WOOD You Believe What We Learned Today???????????????

By: Kelly Crocker, Grace Ko, Chris Underwood, and Erin Hensien

This Tuesday the engineering majors got the chance to visit the Thomas M. Brooks Forest Product Center. They got to take a closer look into the world of engineering and think about possible career paths by talking with an expert in the field about his research. This research centered around the process of the gasification of biomass and how it can affect the environment.

Hyperlink: https://cnre.vt.edu/college/facilities/index.html

The process of the gasification of biomass has four steps. The wood chips are dried, then heated in an environment lacking oxygen so that they don’t burn but are reduced to charcoal and tar. This charcoal and tar is then burned in a combustion chamber and the gases produced are collected. This “Syngas” is the desired product because it can be used to power motors, generators, and vehicles.

The gasification of biomass can have many positive environmental effects. This process sustains itself and can support other products. This energy source reduces air pollution by reducing the severity of the presence of greenhouse gases and closing the cycle of carbon dioxide. The cycle of carbon dioxide is closed since the process does not produce carbon dioxide, and only releases the carbon dioxide taken in by the tree during photosynthesis. The implementation of the gasification of biomass has significant potential success in rural areas. Since most communities in rural areas already use the burning of wood to produce energy, this process can collect the natural byproduct and repurpose it in a useful way.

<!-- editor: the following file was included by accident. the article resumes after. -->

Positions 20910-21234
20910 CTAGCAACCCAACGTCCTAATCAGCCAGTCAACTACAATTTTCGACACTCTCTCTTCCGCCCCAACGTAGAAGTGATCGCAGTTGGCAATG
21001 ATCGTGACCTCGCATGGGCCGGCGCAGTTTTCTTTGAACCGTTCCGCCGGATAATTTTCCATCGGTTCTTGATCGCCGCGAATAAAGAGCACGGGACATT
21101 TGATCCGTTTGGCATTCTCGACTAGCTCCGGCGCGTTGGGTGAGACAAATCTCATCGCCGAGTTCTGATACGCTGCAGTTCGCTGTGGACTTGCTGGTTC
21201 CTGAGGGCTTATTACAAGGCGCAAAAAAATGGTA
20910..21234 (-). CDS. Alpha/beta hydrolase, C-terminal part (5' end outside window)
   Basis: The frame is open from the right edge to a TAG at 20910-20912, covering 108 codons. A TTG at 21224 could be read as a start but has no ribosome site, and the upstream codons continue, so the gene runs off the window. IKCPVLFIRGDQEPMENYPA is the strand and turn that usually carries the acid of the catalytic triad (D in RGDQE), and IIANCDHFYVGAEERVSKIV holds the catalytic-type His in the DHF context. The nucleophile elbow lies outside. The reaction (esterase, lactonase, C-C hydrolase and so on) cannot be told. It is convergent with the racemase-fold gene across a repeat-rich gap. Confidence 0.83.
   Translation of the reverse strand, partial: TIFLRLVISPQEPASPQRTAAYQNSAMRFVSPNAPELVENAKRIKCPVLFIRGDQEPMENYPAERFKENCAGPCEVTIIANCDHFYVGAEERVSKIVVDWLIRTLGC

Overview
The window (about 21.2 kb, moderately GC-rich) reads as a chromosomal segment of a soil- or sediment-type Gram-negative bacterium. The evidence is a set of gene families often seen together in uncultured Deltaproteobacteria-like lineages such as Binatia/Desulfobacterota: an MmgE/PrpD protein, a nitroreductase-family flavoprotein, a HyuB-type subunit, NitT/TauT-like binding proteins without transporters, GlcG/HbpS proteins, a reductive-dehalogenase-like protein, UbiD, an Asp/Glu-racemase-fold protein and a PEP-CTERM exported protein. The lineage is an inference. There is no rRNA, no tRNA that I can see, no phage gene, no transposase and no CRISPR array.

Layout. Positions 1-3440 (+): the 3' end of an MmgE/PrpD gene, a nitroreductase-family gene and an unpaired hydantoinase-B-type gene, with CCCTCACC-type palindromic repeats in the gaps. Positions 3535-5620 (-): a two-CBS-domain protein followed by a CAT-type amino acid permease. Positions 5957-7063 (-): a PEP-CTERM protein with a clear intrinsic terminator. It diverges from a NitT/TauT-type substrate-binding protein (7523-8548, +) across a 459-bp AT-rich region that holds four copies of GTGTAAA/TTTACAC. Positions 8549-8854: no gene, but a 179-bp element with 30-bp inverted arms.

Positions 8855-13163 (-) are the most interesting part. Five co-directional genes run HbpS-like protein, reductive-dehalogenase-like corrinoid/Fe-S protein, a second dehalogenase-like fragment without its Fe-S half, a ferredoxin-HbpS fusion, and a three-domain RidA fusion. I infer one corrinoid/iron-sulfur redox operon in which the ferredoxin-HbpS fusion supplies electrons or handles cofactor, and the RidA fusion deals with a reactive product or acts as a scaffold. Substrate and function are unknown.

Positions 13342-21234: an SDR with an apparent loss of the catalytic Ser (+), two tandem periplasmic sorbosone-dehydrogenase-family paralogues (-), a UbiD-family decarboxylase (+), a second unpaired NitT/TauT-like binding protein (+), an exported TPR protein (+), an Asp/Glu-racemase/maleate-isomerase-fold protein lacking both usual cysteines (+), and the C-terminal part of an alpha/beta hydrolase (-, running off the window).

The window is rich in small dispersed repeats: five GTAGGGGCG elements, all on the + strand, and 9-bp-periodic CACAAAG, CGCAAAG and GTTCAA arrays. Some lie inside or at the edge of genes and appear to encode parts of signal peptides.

Overall, we had a fun and engaging experience learning about the gasification process. Most of us had never heard about this process before so we gained new knowledge about the different areas of biosystems engineering. This visit to the Forest Product Center helped to continue our look into the field of agricultural engineering.


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